Page:A history of Sanskrit literature (1900), Macdonell, Arthur Anthony.djvu/91

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the east. He removes evil dreams and drives away demons and sorcerers. He bestows immortality on the gods as well as length of life on man. He also conducts the departed spirit to where the righteous dwell. The other gods follow Savitṛi's lead; no being, not even the most powerful gods, Indra and Varuṇa, can resist his will and independent sway. Savitṛi is not infrequently connected with the evening, being in one hymn (ii. 38) extolled as the setting sun:—

Borne by swift coursers, he will now unyoke them:
The speeding chariot he has stayed from going.
He checks the speed of them that glide like serpents:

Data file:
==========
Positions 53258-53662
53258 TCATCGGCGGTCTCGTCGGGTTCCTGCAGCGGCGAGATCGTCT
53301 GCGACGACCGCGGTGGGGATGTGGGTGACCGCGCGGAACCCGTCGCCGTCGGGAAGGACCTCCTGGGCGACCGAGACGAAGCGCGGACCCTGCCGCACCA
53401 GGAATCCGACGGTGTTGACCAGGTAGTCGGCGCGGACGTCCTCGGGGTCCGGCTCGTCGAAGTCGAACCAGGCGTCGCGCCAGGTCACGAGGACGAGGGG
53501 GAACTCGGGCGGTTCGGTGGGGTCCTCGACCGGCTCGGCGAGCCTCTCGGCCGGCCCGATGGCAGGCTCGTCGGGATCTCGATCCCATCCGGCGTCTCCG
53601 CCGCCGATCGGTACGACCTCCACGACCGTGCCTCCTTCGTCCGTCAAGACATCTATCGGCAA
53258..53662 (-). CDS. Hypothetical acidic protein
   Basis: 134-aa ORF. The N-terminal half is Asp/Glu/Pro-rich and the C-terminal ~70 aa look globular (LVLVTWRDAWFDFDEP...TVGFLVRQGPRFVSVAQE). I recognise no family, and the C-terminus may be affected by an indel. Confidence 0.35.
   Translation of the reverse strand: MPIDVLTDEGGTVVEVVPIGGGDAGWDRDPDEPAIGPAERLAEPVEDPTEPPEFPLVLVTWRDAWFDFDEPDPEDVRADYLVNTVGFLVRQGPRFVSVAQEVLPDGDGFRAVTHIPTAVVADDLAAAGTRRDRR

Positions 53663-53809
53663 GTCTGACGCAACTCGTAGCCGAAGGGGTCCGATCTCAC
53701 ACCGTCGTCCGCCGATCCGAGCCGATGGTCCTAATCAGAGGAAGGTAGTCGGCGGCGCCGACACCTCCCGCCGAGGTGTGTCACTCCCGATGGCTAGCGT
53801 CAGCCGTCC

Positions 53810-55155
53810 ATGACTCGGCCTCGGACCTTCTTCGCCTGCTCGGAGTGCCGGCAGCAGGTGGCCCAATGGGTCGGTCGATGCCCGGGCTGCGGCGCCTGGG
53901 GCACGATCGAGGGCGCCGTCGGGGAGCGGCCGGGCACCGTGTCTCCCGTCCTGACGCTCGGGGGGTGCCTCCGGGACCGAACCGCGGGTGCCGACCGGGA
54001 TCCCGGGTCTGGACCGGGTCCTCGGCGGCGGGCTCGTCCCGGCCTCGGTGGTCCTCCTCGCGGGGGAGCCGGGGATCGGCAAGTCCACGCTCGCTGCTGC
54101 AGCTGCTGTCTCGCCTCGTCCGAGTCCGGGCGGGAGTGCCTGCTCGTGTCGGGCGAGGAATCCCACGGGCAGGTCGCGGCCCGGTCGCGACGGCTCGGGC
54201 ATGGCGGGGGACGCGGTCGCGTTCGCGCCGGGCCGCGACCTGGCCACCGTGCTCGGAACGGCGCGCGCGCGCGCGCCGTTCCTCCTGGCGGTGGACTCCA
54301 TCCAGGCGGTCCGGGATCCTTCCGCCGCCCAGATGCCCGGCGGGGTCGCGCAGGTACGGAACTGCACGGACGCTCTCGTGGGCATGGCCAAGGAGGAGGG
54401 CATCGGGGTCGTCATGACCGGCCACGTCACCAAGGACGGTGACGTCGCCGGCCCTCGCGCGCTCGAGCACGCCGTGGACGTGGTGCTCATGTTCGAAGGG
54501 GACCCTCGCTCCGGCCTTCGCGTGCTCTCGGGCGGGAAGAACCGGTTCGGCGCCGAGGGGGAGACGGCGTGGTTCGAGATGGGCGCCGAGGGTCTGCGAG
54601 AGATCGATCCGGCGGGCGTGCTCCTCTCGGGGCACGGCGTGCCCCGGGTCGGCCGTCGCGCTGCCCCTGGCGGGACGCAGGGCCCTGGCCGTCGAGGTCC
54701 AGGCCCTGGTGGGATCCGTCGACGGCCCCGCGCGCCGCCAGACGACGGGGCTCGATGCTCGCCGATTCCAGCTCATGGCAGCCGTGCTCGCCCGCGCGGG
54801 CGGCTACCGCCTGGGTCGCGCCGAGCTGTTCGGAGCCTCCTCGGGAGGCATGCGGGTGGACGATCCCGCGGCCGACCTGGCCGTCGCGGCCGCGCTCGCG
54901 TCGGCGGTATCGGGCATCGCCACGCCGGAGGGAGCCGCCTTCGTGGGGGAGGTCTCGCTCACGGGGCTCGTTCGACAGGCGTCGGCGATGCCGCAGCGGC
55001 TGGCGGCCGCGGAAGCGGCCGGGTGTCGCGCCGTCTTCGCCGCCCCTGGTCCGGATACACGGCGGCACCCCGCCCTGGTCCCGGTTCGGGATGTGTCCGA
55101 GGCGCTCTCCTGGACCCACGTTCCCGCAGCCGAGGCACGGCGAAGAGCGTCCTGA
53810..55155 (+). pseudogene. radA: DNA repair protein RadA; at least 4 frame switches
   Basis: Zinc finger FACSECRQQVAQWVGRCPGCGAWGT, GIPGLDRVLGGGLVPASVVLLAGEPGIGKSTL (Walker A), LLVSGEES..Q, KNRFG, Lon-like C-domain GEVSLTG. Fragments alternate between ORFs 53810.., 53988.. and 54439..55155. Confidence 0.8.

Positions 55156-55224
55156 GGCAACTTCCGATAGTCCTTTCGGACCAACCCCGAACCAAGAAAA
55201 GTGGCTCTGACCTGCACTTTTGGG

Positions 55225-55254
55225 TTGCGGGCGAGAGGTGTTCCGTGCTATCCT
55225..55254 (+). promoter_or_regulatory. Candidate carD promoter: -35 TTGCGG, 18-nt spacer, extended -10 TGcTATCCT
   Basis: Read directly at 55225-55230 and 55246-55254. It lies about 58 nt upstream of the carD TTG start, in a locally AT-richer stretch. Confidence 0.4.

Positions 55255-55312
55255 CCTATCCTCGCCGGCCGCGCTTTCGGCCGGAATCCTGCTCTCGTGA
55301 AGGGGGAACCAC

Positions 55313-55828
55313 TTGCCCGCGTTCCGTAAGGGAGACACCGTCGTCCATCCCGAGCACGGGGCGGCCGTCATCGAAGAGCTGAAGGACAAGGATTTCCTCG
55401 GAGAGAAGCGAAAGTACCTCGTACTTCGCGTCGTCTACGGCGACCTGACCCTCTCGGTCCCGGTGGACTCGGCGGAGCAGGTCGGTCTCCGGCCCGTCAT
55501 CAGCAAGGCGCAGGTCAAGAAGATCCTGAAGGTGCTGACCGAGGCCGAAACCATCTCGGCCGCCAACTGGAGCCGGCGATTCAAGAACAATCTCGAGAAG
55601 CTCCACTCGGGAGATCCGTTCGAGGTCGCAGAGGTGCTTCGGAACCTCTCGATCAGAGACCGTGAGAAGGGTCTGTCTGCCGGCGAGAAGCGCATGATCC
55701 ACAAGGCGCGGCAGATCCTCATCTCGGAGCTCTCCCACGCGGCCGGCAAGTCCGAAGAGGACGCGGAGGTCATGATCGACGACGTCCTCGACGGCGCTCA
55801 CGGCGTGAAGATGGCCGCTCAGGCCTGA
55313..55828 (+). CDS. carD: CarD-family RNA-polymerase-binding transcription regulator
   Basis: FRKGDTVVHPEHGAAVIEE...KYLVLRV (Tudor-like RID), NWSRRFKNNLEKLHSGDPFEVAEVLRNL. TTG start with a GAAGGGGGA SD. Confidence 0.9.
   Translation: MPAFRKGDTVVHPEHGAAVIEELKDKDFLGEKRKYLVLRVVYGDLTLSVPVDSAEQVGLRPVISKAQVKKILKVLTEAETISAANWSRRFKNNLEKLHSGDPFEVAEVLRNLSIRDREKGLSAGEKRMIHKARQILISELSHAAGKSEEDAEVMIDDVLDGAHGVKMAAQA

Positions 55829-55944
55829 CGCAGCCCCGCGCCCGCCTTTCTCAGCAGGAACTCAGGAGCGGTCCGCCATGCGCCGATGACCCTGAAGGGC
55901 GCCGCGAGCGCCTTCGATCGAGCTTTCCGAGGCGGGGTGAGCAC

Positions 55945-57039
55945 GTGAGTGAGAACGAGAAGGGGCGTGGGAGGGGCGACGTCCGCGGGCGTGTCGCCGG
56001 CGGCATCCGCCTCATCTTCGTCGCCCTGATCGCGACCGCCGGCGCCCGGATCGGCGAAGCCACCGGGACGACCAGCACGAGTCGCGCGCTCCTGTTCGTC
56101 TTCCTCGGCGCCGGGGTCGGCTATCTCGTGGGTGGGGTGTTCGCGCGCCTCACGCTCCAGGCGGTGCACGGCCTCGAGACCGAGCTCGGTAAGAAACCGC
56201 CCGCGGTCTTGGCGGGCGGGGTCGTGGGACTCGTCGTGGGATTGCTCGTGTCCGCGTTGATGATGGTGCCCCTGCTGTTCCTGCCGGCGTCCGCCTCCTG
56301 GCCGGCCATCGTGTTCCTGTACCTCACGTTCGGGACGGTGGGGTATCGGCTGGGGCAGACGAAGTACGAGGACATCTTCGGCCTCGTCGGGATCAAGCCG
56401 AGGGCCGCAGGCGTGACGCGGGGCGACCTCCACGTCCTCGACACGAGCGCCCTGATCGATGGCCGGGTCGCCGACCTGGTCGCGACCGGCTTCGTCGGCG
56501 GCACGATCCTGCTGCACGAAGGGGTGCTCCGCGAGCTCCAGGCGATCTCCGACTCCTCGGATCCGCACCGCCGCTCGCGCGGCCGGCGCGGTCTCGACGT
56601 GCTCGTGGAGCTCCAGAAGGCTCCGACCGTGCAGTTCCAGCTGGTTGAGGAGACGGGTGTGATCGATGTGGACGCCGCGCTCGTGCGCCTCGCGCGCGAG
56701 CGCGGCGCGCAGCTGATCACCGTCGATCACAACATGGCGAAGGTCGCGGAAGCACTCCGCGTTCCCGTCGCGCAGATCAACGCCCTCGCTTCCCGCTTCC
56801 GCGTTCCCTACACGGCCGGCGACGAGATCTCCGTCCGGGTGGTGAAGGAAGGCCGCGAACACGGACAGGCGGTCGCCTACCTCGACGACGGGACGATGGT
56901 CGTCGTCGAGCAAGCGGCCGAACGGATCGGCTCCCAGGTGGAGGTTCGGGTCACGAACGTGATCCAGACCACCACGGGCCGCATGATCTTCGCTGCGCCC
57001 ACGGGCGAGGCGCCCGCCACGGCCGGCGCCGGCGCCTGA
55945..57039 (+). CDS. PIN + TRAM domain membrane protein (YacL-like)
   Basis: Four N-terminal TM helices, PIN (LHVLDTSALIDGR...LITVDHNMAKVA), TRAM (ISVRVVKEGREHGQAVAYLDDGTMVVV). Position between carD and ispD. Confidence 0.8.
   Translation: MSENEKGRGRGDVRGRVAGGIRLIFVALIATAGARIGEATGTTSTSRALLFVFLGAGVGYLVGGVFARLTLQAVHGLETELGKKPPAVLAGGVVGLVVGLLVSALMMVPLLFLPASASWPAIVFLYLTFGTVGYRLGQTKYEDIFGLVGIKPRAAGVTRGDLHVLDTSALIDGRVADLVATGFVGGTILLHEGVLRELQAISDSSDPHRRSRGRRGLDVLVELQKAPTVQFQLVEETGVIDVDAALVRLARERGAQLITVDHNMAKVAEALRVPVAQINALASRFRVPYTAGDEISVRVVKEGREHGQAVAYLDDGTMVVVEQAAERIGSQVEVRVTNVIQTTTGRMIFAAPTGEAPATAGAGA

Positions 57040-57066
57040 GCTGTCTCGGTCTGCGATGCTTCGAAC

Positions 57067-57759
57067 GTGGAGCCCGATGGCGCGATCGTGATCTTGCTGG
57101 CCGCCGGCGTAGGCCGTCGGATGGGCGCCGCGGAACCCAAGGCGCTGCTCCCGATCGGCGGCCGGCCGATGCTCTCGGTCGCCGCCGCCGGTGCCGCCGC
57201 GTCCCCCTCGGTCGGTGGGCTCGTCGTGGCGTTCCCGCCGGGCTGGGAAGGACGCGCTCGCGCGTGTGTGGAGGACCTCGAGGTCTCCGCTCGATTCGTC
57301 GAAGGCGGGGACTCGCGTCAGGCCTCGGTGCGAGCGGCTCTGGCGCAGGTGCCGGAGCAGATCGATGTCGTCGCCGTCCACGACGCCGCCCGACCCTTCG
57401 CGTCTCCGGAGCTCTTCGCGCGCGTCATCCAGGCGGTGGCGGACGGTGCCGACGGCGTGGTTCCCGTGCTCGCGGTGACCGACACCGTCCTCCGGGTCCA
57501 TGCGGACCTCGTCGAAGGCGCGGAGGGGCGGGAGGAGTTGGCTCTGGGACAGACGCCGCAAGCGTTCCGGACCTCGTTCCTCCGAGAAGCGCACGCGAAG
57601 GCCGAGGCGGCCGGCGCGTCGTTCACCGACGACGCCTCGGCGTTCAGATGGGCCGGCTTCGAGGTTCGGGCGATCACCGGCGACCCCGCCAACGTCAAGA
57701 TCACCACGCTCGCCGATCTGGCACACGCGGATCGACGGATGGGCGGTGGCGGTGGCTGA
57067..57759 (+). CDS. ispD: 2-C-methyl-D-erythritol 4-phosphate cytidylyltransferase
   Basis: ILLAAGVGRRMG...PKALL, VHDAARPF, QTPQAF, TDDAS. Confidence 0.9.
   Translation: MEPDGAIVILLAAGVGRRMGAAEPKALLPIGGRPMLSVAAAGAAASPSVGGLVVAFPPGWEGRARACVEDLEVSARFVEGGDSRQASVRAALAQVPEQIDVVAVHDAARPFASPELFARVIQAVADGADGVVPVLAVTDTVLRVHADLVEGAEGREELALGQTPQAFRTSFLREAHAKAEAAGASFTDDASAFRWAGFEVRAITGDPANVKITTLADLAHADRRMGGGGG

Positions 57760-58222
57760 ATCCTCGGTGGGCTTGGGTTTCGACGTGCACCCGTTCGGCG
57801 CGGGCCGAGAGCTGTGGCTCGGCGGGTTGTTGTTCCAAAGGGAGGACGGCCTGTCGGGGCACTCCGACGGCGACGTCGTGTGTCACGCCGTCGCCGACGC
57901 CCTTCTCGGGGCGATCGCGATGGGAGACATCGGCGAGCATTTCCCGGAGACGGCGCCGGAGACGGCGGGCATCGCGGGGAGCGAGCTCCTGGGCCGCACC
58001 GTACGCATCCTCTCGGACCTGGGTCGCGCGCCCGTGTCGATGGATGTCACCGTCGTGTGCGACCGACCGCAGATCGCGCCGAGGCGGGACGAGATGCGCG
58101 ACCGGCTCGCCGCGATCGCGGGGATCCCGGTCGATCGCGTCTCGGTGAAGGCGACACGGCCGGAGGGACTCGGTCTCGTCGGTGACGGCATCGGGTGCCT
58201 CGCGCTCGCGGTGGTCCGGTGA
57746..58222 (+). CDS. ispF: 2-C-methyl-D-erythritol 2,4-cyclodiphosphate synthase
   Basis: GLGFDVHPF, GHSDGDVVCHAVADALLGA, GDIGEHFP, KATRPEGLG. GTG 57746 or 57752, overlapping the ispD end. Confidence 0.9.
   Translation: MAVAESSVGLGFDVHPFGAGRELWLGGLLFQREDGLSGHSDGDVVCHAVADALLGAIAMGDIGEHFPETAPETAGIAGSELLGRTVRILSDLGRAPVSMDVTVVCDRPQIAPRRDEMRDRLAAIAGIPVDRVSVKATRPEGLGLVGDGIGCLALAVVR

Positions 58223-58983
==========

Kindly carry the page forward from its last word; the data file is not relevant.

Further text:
Night has come on by Savitṛi's commandment.
The weaver rolls her outstretched web together,
The skilled lay down their work in midst of toiling,
The birds all seek their nests, their shed the cattle:
Each to his lodging Savitṛi disperses.

To this god is addressed the most famous stanza of the Rigveda, with which, as the Stimulator, he was in ancient times invoked at the beginning of Vedic study, and which is still repeated by every orthodox Hindu in his morning prayers. From the name of the deity it is called the Sāvitrī , but it is also often referred to as "the Gāyatrī" from the metre in which it is composed:—

May we attain that excellent
Glory of Savitṛi the god,
That he may stimulate our thoughts (iii. 62, 10).

A peculiarity of the hymns to Savitṛi is the perpetual play on his name with forms of the root , "to stimulate," from which it is derived.

Pūshan is invoked in some eight hymns of the Rigveda. His name means "Prosperer," and the con-